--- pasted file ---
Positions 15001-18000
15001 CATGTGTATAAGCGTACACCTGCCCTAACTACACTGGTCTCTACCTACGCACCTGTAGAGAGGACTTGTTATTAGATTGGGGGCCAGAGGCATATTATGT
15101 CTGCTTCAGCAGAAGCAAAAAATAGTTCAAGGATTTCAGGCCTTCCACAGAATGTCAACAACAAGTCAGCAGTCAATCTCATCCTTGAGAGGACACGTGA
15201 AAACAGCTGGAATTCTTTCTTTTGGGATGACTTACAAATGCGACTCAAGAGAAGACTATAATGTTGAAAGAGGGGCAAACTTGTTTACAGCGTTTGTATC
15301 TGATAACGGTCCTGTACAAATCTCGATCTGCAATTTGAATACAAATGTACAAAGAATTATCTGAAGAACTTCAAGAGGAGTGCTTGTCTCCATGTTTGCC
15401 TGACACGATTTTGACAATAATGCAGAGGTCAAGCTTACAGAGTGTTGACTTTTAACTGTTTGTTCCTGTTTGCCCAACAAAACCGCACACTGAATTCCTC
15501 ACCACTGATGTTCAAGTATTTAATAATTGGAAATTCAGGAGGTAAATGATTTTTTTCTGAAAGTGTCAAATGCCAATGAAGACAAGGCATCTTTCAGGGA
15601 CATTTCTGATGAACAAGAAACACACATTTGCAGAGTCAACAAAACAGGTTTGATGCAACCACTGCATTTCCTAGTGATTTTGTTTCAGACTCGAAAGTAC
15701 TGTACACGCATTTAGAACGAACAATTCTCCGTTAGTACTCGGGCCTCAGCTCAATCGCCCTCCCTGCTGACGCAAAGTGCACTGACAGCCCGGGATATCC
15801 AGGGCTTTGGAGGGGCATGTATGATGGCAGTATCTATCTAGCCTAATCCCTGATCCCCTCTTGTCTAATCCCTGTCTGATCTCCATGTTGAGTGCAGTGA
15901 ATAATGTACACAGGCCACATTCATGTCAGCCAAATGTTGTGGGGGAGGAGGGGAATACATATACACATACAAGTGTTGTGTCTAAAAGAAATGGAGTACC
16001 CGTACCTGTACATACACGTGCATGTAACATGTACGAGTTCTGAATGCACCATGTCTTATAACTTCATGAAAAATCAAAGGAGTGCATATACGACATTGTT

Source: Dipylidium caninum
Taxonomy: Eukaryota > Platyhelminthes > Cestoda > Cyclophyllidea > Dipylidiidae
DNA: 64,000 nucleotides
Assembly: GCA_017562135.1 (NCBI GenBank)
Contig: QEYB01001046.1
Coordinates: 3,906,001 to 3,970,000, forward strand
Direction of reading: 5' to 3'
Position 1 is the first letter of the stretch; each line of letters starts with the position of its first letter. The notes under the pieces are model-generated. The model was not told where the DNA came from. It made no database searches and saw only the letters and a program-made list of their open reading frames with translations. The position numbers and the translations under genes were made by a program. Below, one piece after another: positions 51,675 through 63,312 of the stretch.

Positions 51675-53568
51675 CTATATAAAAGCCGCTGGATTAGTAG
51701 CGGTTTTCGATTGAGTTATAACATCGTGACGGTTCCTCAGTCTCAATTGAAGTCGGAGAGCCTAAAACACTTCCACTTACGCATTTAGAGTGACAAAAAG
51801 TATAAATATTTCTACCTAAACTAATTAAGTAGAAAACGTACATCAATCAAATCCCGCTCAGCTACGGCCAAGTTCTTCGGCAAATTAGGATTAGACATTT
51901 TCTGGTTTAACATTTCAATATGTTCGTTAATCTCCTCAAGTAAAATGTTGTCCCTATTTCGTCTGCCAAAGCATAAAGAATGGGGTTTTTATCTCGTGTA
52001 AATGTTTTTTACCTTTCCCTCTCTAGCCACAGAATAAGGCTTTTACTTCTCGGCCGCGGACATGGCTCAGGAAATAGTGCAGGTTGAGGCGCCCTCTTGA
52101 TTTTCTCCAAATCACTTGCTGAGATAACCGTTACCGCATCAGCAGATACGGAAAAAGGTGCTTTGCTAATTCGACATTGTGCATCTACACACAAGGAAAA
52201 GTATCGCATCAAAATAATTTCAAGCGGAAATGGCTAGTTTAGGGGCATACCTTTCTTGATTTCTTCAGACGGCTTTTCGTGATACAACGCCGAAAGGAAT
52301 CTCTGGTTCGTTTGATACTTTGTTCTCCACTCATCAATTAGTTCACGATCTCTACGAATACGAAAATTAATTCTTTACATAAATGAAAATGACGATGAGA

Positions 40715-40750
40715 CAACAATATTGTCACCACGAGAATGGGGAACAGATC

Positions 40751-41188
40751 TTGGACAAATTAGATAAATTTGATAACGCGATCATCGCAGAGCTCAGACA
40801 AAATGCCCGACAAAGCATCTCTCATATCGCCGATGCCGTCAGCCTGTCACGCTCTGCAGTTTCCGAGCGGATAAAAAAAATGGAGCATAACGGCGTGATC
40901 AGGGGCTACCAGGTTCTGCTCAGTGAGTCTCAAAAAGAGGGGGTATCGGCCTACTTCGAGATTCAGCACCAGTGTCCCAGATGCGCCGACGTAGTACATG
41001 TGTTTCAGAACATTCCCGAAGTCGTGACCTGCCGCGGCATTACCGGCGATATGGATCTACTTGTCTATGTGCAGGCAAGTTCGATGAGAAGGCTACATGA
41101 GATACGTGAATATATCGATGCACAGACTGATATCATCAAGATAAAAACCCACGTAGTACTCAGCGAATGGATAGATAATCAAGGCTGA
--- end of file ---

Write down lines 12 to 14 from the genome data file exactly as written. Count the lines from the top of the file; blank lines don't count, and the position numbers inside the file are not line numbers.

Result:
16001 CGTACCTGTACATACACGTGCATGTAACATGTACGAGTTCTGAATGCACCATGTCTTATAACTTCATGAAAAATCAAAGGAGTGCATATACGACATTGTT

Source: Dipylidium caninum
Taxonomy: Eukaryota > Platyhelminthes > Cestoda > Cyclophyllidea > Dipylidiidae